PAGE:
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Bruce T. Moran
Vol. 102, No. 2 (June 2011), pp. 300-304
Stable URL: http://www.jstor.org/stable/10.1086/660138
Page Count: 5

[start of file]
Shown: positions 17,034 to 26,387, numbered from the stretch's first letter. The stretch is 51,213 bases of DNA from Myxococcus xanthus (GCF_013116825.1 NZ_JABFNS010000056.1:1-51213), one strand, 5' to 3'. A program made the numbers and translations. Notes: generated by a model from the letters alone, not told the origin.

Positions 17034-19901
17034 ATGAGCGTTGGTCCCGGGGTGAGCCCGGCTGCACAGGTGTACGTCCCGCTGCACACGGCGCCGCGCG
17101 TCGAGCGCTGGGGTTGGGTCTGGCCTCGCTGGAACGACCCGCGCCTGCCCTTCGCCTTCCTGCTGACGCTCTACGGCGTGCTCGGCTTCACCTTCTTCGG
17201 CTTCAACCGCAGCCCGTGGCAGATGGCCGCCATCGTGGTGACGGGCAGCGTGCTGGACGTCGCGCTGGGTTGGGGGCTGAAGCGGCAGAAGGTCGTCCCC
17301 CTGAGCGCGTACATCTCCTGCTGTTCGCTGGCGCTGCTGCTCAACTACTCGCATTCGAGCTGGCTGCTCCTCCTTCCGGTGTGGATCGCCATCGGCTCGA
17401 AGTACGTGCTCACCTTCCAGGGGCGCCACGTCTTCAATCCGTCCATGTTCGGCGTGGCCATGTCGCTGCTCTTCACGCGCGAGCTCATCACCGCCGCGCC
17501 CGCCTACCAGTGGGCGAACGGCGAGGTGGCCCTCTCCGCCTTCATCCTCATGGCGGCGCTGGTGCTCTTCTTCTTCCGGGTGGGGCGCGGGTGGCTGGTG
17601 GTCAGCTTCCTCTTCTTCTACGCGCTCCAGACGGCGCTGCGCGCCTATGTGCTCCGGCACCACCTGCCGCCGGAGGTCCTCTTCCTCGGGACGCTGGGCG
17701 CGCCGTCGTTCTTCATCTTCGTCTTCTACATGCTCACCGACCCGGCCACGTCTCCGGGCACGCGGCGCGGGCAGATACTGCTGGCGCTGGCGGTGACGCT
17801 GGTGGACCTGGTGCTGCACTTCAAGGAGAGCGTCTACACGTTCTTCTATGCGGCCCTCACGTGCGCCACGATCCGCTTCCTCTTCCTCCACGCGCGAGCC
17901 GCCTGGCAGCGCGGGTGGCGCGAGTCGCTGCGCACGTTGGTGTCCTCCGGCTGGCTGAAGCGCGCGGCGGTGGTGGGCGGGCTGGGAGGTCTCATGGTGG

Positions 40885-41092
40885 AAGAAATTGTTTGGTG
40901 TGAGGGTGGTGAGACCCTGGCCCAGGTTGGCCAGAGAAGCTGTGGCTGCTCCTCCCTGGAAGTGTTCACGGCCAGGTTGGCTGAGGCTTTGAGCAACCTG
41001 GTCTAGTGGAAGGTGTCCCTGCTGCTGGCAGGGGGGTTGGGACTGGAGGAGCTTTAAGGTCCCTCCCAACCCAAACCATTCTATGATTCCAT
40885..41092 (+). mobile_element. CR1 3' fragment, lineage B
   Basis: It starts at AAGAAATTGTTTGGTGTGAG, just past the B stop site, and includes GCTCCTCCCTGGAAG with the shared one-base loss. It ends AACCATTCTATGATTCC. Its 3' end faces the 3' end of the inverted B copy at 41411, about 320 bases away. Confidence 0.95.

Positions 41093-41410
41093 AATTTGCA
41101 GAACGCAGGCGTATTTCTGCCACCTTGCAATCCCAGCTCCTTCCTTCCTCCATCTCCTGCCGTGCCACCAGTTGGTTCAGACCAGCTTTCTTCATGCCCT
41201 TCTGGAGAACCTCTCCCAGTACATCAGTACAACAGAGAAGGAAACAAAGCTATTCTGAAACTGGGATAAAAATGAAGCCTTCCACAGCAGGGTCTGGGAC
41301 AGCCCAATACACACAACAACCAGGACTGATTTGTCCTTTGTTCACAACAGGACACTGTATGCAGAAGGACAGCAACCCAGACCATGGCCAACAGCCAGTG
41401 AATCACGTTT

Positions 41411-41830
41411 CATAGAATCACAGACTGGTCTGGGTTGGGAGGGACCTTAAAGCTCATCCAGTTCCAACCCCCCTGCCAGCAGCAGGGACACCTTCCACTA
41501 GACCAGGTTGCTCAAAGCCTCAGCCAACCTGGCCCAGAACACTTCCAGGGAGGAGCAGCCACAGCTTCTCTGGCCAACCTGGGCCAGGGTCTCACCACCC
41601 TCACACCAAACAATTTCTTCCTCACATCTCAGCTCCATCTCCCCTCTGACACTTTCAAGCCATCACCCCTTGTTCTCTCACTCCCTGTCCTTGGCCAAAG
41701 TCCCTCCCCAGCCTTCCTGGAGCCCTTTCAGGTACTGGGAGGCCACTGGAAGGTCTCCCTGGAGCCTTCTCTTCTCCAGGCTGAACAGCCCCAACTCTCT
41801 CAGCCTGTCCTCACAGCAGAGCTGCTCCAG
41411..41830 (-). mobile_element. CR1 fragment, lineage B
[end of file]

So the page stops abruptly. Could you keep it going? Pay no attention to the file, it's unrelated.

ABSTRACT Alchemy is part of the cultural experience of early modern Europe and yet has had to overcome problems of demarcation to be considered relevant to the history of science. This essay considers historiographical and methodological issues that have affected the gradual demarginalization of alchemy among attempts to explain, and find things out about, nature. As an area of historical study, alchemy relates to the history of science as part of an ensemble of practices that explored the natural world through natural philosophy and speculative traditions and by functioning as a nexus of social and intellectual life.
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